The new ASP.net Identity project has brought some useful code and interfaces for website security. To implement a custom system using the interfaces (instead of using the standard Entity Framework implementation included in the MVC 5 template) an IPasswordHasher is required.

IPasswordHasher interface in ASP.net Identity

namespace Microsoft.AspNet.Identity
    public interface IPasswordHasher
         string HashPassword(string password);
         PasswordVerificationResult VerifyHashedPassword(string hashedPassword, string providedPassword);

Is it possible to use password salting for more secure encryption in ASP.net Identity and via this interface?

  • 8
    Just salt the password before you pass it in.
    – James
    Nov 13, 2013 at 15:07
  • Would the string providedPassword also need to be hashed?
    – Djeroen
    Dec 9, 2015 at 14:28
  • Although they do offer ways to use your own hasher, it is strongly not recommended. Also, the default hasher already salts the password, otherwise hashing the same password twice would provide similar results.
    – Ioanna
    Aug 28, 2018 at 14:05

3 Answers 3


HEALTH WARNING for the below answer: Know which version of ASP.Net Identity you are using. You should refer to the source code directly if it is one of the newer versions from the github repository.

As I write this, the current version (3.0.0-rc1/.../PasswordHasher.cs) of the password handler is significantly different to the below answer. This newer version supports multiple hash algorithm versions and is documented as (and may change further by the time you read this):

Version 2:

  • PBKDF2 with HMAC-SHA1, 128-bit salt, 256-bit subkey, 1000 iterations.
  • (See also: SDL crypto guidelines v5.1, Part III)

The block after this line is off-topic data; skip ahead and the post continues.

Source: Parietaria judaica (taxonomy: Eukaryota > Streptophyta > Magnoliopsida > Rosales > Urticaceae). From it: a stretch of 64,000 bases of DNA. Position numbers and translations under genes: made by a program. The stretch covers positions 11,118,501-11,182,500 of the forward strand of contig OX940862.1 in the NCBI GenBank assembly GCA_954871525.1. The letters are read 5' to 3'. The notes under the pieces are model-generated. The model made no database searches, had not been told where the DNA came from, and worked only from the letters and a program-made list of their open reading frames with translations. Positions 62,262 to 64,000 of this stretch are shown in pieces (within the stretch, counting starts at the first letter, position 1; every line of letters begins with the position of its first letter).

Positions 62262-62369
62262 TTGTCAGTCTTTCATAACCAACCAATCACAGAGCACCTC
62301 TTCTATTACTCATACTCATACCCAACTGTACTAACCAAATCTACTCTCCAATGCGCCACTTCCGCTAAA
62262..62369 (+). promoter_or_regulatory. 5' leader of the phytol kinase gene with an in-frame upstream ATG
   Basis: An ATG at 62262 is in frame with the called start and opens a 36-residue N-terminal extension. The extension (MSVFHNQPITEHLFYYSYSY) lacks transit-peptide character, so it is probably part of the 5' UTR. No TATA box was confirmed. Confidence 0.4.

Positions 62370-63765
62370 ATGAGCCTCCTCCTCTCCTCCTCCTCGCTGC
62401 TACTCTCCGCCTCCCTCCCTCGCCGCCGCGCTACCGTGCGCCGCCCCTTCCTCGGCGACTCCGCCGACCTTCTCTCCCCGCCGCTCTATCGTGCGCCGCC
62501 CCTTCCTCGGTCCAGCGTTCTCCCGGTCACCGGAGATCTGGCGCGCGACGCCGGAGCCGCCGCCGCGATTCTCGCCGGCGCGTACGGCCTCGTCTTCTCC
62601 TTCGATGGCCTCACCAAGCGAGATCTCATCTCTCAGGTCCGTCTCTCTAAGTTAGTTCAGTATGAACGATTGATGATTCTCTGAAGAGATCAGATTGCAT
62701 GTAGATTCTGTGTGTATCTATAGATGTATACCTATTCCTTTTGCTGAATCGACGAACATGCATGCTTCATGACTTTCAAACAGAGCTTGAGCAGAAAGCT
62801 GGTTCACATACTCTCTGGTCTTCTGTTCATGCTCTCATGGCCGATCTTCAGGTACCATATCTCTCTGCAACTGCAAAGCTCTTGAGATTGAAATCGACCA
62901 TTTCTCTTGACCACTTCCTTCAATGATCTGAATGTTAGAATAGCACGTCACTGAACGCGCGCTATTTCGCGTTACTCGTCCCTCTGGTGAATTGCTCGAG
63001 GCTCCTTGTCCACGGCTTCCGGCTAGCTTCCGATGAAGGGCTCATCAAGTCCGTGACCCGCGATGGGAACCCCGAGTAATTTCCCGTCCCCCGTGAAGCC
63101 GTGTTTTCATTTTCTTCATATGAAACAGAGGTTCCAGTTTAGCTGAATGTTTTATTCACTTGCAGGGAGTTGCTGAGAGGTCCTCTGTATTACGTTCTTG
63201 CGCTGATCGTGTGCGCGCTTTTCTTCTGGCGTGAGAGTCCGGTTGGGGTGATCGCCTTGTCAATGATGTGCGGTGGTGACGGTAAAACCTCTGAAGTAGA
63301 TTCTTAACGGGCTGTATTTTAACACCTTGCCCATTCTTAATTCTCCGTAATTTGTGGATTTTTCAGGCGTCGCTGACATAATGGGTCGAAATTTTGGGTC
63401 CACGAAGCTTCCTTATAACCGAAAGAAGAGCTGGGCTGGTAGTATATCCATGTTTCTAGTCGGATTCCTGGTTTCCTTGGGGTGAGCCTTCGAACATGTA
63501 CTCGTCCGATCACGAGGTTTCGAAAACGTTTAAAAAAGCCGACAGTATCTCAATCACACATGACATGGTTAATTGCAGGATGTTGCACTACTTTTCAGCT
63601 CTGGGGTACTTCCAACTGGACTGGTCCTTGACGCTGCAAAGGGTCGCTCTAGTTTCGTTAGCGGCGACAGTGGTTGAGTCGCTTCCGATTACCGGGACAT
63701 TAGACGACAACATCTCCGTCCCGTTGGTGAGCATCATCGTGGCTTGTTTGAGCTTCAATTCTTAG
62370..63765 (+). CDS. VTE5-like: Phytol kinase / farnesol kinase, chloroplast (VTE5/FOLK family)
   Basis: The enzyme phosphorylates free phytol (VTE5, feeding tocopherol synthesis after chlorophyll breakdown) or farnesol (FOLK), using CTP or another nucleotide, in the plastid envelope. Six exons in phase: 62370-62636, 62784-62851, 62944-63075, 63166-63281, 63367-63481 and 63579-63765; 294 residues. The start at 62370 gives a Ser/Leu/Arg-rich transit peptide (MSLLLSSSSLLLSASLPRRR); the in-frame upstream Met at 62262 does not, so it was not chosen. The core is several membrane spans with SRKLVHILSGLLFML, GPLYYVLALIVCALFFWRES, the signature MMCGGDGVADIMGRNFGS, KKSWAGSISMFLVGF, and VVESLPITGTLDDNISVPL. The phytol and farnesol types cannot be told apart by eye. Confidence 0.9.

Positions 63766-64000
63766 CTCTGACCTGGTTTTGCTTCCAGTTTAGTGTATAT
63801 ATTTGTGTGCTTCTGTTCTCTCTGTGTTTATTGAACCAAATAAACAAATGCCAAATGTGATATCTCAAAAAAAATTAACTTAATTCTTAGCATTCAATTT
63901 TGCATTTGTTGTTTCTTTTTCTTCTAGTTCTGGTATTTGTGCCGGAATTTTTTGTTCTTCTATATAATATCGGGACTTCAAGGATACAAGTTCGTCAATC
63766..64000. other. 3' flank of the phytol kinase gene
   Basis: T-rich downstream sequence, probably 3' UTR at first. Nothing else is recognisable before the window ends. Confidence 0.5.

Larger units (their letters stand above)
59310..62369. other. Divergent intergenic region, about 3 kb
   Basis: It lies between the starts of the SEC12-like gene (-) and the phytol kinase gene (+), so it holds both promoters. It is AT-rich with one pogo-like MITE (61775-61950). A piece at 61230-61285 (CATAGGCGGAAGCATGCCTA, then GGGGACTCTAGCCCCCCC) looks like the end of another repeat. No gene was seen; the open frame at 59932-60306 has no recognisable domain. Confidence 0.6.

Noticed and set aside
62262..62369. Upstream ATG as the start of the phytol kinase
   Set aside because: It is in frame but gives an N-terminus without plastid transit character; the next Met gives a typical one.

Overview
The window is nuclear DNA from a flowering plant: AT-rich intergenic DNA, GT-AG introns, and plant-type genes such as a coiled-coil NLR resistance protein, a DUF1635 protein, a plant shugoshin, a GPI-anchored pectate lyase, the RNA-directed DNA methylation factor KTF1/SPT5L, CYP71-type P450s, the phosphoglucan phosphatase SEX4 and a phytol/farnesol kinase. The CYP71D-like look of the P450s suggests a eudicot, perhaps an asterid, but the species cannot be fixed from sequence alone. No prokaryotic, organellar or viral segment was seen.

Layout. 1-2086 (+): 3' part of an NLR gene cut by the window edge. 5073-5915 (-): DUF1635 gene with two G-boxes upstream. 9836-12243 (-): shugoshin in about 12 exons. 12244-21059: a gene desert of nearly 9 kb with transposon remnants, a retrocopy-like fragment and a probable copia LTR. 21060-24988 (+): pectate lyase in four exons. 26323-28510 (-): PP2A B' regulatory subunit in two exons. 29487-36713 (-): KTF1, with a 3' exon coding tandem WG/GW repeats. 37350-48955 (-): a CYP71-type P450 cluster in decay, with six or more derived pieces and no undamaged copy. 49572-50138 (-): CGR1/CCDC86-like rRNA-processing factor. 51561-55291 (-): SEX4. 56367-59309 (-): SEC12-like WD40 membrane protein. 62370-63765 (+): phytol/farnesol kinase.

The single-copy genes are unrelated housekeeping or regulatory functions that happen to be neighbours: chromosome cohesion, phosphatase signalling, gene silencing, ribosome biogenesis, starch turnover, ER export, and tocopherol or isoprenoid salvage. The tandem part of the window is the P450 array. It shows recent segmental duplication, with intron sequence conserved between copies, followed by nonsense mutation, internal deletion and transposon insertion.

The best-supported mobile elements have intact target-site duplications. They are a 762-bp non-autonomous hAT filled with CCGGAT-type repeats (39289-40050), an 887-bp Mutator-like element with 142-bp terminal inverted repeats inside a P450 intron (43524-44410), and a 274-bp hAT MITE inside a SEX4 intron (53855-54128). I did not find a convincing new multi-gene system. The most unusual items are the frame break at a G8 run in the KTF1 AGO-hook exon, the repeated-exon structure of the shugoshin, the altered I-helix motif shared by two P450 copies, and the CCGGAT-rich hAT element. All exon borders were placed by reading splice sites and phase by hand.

• Format: { 0x00, salt, subkey }

Version 3:

  • PBKDF2 with HMAC-SHA256, 128-bit salt, 256-bit subkey, 10000 iterations.
  • Format: { 0x01, prf (UInt32), iter count (UInt32), salt length (UInt32), salt, subkey }
  • (All UInt32s are stored big-endian.)

The original answer is still valid for the original version of ASP.Net Identity, and is as follows:

@jd4u is correct, but to shed a little more light which wouldn't fit into a comment for his answer:

So, if you are going to use Rfc2898DeriveBytes, just use PasswordHasher - all the heavy lifting is already done (hopefully correctly) for you.


The full code that PasswordHasher (currently) ultimately uses does something very close to:

int saltSize = 16;
int bytesRequired = 32;
byte[] array = new byte[1 + saltSize + bytesRequired];
int iterations = SOME; // 1000, afaik, which is the min recommended for Rfc2898DeriveBytes
using (var pbkdf2 = new Rfc2898DeriveBytes(password, saltSize, iterations))
    byte[] salt = pbkdf2.Salt;        
    Buffer.BlockCopy(salt, 0, array, 1, saltSize);
    byte[] bytes = pbkdf2.GetBytes(bytesRequired);
    Buffer.BlockCopy(bytes, 0, array, saltSize+1, bytesRequired);
return Convert.ToBase64String(array);
  • Thank you!!! I needed a new method separate from user manager to create my hashed passwords and this worked perfectly
    – meanbunny
    Aug 25, 2014 at 0:25
  • 1
    This is the most useful explanation I found so far, a default hasher is embed on the framework so when I save a user I just do this var hash = new PasswordHasher().HashPassword(userViewModel.Password); var userAggregate = UserAggregate.Create(userViewModel.Username, userViewModel.Email, hash, DateTime.Now.ToString());
    – Raffaeu
    Oct 14, 2014 at 13:33
  • vimeo.com/97530814 Minute 58, Troy Hunt also says 1,000 hash iterations.
    – cdutcher
    Jan 2, 2015 at 5:09